Because health care providers are entrusted with the health, safety and welfare of patients, have access to controlled substances and confidential information, and operate in settings that require the exercise of good judgment and ethical behavior, criminal background checks are required of all applicants. Prior criminal convictions may cause one to be ineligible for licensure as a registered nurse. Applicants will be responsible for obtaining a background check and paying appropriate fees to be fingerprinted for the Texas Board of Nursing. The board will provide applicants with notification of their eligibility (or not) for future RN licensure following their successful completion of a nursing degree. Results are typically returned within 6 weeks of fingerprinting if there is no record of criminal history.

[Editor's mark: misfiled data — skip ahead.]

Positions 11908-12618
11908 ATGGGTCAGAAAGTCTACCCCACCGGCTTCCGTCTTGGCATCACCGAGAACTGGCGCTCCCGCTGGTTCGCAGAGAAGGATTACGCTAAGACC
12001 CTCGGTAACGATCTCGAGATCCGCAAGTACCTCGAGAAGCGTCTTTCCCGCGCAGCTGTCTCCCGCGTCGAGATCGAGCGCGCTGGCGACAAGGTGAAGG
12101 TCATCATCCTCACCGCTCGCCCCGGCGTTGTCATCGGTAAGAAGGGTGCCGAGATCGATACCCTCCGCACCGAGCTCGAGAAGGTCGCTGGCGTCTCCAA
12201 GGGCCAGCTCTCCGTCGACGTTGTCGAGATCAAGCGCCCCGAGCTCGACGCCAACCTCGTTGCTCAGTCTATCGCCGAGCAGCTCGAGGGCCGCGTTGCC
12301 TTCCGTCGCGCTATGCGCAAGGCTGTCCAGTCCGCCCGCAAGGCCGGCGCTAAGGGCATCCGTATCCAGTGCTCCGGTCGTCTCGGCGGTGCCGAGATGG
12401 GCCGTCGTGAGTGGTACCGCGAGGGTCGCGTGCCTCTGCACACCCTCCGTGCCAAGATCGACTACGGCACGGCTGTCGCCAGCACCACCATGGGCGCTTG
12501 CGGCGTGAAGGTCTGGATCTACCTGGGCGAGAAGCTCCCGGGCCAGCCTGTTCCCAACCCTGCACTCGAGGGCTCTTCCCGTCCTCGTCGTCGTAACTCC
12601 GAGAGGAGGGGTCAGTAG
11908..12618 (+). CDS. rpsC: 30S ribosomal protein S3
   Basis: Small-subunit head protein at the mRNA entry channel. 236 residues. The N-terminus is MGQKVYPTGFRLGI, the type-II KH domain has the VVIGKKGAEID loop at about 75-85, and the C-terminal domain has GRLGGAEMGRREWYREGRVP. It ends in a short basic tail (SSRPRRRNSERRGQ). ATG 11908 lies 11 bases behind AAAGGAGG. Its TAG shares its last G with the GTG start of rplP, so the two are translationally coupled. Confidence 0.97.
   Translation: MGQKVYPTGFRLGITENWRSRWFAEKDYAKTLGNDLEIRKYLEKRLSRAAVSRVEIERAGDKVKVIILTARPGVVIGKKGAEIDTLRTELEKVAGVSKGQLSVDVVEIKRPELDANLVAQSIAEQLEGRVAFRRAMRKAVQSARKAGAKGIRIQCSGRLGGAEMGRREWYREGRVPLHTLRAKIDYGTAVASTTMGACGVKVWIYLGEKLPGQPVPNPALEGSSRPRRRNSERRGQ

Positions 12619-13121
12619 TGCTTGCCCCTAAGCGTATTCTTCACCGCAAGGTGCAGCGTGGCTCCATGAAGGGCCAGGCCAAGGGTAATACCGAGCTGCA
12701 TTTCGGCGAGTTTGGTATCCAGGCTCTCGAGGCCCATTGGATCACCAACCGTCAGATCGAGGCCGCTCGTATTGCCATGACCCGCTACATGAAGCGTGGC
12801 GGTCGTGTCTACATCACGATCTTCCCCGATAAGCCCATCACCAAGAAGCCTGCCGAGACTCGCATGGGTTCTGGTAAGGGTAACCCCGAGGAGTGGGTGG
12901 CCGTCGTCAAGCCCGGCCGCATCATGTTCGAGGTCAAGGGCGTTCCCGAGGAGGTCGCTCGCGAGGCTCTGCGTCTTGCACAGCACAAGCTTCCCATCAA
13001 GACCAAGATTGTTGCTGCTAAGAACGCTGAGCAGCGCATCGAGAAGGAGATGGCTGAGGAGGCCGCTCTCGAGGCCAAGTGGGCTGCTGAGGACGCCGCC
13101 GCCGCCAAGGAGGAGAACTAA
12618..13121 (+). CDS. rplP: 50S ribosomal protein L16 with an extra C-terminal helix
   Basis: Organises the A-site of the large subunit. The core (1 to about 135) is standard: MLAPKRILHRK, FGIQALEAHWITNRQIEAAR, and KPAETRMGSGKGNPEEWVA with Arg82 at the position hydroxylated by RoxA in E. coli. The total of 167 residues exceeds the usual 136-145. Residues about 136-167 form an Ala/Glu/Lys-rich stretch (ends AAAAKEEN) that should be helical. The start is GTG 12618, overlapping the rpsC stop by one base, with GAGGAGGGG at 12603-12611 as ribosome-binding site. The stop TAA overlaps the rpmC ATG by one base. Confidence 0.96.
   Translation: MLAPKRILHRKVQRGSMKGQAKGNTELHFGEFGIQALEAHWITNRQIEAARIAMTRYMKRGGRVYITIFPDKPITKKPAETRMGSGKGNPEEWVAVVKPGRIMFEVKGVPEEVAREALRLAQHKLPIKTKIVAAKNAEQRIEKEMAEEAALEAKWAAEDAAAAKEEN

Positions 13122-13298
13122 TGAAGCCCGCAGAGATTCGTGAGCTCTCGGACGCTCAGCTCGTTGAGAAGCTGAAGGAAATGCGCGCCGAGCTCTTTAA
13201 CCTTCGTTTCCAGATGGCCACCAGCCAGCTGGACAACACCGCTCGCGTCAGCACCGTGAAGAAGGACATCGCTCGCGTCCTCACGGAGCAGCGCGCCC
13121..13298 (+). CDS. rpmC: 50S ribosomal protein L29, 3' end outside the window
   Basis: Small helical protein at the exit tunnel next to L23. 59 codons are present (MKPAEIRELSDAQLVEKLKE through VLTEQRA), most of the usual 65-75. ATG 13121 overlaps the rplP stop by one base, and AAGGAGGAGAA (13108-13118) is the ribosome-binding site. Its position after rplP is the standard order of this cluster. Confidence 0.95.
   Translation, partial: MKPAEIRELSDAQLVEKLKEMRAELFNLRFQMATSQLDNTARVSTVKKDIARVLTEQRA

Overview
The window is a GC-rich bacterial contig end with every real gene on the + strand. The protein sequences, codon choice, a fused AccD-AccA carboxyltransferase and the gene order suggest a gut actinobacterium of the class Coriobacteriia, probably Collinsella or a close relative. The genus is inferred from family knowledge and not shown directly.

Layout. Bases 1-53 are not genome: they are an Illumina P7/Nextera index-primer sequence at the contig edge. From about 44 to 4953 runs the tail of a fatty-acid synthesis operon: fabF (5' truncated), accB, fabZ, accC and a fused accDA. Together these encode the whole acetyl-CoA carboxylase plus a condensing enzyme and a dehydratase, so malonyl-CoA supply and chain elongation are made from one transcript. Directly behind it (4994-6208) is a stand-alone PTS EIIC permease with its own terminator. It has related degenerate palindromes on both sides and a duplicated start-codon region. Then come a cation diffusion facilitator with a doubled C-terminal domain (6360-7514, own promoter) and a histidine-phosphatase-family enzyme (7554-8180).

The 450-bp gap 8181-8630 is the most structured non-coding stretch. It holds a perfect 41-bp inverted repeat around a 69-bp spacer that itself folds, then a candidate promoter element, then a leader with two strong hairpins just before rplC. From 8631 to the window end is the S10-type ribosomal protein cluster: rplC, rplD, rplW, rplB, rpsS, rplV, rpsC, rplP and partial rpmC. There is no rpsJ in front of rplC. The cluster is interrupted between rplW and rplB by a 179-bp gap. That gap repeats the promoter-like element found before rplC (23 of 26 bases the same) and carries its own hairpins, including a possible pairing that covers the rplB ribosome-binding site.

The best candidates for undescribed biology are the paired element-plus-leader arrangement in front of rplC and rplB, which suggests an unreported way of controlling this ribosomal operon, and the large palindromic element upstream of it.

In order to apply for licensure as an RN, students must declare any eligibility issues with the Texas Board of Nursing. The board will notify applicants who may not meet conditions for future RN licensure after results of the fingerprinting are received. Individuals who have significant criminal history will likely be ineligible for licensure. If there is any history of criminal charges, alcohol or drug abuse or mental health concerns, students must file a declaratory order petition to the Board of Nursing. The time required to review a petition can be lengthy so students are encouraged to begin the process early in the application process.
An offer of admission from the College of Nursing will not be final until the completion of the background check with results that are deemed favorable. Admission may be denied or rescinded based on the review.